Resources for Depression

Times are tough. Have you heard that enough recently? Let me say it again. Times are tough. There has been a lot of loss with COVID-19. There is a loss of normalcy, a loss of sociality, a loss of plans and celebrations. Some have lost loved ones, jobs, and a sense of stability. It can be easy to fall into feelings of helplessness and hopelessness at this time.


**If you are having suicidal thoughts call 1-800-273-8255 or visit Suicide Prevention Lifeline (where they also have a “chat” feature if you prefer that to calling)**

If this is an emergency – Call 911

study conducted by the Boston University School of Medicine found that depression rates have tripled since COVID-19 started — and that was back in April. The CDC found that as of June, 40% of adults in the United States reported struggling with mental health. Young adults (18-24), racial/ethnic minorities, essential workers, and unpaid adult caregivers have especially been struggling with mental health and substance use. With all the added stress and stressors from COVID and its effects, we all need to be putting extra time and effort into our well-being in a way that we haven’t had to before. Depression isn’t always obvious. It can be a slow, gradual process. Learn what your depression signs and symptoms are, and put together a plan for combating depression.

Signs and Symptoms:

Though there are common themes and traits, depression can look different person to person. It is important to get to know your symptoms. When you get to know your warning signs, you can take action and reach out as soon as possible. Remember, you are not alone. Becoming aware of your warning signs will lead you to getting the help you need before the depression becomes debilitating. The more specific you can be with your warning signs, the better. For example, maybe a change in hygiene is that you are still bathing, but not shaving like you typically would.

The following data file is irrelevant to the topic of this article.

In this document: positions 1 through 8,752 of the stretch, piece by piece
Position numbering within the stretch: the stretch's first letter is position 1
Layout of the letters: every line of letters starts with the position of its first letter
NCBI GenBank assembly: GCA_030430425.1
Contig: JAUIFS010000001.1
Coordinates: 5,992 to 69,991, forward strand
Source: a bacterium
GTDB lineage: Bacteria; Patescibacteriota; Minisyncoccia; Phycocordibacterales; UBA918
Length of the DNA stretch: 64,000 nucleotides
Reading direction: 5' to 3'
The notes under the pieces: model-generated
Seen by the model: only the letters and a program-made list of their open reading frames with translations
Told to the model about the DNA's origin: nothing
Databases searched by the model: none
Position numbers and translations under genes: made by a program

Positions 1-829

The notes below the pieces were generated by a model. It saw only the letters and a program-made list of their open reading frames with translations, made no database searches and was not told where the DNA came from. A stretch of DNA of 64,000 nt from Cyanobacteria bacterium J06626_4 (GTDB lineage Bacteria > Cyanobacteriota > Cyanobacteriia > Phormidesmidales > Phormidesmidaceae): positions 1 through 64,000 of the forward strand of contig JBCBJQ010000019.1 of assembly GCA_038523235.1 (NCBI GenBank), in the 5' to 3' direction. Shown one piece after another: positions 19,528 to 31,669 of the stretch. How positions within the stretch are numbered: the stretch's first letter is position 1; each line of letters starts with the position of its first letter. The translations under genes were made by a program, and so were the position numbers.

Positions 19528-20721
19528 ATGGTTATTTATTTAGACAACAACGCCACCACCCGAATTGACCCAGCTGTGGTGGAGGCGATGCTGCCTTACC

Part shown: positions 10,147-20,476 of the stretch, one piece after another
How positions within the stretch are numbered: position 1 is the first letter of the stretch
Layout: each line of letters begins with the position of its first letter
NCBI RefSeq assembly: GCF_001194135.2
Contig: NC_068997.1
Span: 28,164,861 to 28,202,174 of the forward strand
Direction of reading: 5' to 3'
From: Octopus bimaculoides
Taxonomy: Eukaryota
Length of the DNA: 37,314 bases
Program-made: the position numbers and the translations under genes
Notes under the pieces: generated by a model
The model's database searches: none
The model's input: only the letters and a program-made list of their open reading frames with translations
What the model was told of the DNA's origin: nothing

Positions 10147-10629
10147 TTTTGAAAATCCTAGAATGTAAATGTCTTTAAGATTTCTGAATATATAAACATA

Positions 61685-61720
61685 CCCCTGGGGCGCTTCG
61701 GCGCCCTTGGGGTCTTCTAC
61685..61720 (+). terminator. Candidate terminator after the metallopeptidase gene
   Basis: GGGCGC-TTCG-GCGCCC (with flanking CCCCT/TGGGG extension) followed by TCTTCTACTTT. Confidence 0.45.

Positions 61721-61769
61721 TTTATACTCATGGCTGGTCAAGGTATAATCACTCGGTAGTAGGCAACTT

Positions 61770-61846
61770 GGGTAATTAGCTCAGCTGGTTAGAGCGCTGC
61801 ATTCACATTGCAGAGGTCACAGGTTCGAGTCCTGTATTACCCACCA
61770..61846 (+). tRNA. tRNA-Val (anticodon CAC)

• Increase/Decrease in appetite
  • Restlessness
  • Isolating yourself (ie: not returning texts or phone calls)
  • Weight loss or weight gain
  • Irritability
  • Feeling “empty”
  • Trouble falling asleep or staying asleep
  • Mood swings
  • Feelings of worthlessness
  • Oversleeping
  • Anxiety
  • Guilt
  • Nightmares/bad dreams
  • Trouble concentrating
  • Hopelessness
  • Apathy (lack of interest or enthusiasm)
  • Memory impairment
  • Pessimistic thoughts
  • Fatigue/low energy
  • Lack of motivation
  • Aches, pains, and/or headaches
  • Feeling “heavy”
  • Poor or changes in hygiene
  • Digestive issues
  • Lack of pleasure/joy/fun in activities that typically elicit those feelings in you
  • Rumination of thoughts
  • Suicidal thoughts

Taking Action and Improving Mood

It takes time and effort to come out of a depression. This includes doing activities, changing locations, and reaching out. With depression, it is harder to think, reflect/introspect, and make decisions. So, write the following down: activities you enjoy (or used to enjoy), places that improve your mood, people you can reach out to, and professionals to contact (your therapist, crisis lines at the bottom of this page). There is a caveat to these activities – it does not include binge watching TV or movies. Have this list somewhere that is easily accessible. Start incorporating these activities into your day — even when you don’t want to. Especially when you don’t want to. It’s not a miracle cure, you won’t play piano once and your depression is gone and your mood completely improved. Don’t be discouraged if the first few times you try the activities there isn’t an astounding change.